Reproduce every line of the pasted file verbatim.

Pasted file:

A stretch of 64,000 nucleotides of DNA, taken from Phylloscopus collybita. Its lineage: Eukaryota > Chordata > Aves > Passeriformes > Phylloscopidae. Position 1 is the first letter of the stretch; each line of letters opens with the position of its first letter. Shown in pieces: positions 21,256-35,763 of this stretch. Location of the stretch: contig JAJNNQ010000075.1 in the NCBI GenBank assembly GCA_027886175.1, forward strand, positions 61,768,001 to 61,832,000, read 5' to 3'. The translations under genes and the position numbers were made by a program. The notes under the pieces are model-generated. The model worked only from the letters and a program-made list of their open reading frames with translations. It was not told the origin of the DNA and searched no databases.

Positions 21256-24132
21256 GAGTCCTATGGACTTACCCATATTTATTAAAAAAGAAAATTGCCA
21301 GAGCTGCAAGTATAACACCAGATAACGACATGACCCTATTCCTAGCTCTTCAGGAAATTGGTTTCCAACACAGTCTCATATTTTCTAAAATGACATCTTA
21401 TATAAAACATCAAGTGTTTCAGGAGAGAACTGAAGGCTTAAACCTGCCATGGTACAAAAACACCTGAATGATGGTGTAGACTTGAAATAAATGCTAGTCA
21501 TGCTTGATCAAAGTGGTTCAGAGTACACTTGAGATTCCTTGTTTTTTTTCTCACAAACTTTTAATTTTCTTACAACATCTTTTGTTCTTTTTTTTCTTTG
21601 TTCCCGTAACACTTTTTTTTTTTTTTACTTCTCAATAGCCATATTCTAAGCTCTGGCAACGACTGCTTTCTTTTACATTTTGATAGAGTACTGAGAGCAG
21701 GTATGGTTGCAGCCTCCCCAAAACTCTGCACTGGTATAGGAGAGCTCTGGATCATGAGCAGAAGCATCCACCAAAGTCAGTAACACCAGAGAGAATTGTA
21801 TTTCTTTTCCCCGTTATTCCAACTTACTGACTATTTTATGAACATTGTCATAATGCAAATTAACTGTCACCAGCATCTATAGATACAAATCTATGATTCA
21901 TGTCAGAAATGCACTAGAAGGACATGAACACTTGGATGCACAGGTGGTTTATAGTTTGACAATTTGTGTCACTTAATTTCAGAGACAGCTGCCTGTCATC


A stretch of 64,000 nucleotides of DNA, taken from Phylloscopus collybita. Its lineage: Eukaryota > Chordata > Aves > Passeriformes > Phylloscopidae. Position 1 is the first letter of the stretch; each line of letters opens with the position of its first letter. Shown in pieces: positions 21,256-35,763 of this stretch. Location of the stretch: contig JAJNNQ010000075.1 in the NCBI GenBank assembly GCA_027886175.1, forward strand, positions 61,768,001 to 61,832,000, read 5' to 3'. The translations under genes and the position numbers were made by a program. The notes under the pieces are model-generated. The model worked only from the letters and a program-made list of their open reading frames with translations. It was not told the origin of the DNA and searched no databases.

Positions 21256-24132
21256 GAGTCCTATGGACTTACCCATATTTATTAAAAAAGAAAATTGCCA
21301 GAGCTGCAAGTATAACACCAGATAACGACATGACCCTATTCCTAGCTCTTCAGGAAATTGGTTTCCAACACAGTCTCATATTTTCTAAAATGACATCTTA
21401 TATAAAACATCAAGTGTTTCAGGAGAGAACTGAAGGCTTAAACCTGCCATGGTACAAAAACACCTGAATGATGGTGTAGACTTGAAATAAATGCTAGTCA
21501 TGCTTGATCAAAGTGGTTCAGAGTACACTTGAGATTCCTTGTTTTTTTTCTCACAAACTTTTAATTTTCTTACAACATCTTTTGTTCTTTTTTTTCTTTG
21601 TTCCCGTAACACTTTTTTTTTTTTTTACTTCTCAATAGCCATATTCTAAGCTCTGGCAACGACTGCTTTCTTTTACATTTTGATAGAGTACTGAGAGCAG
21701 GTATGGTTGCAGCCTCCCCAAAACTCTGCACTGGTATAGGAGAGCTCTGGATCATGAGCAGAAGCATCCACCAAAGTCAGTAACACCAGAGAGAATTGTA
21801 TTTCTTTTCCCCGTTATTCCAACTTACTGACTATTTTATGAACATTGTCATAATGCAAATTAACTGTCACCAGCATCTATAGATACAAATCTATGATTCA
21901 TGTCAGAAATGCACTAGAAGGACATGAACACTTGGATGCACAGGTGGTTTATAGTTTGACAATTTGTGTCACTTAATTTCAGAGACAGCTGCCTGTCATC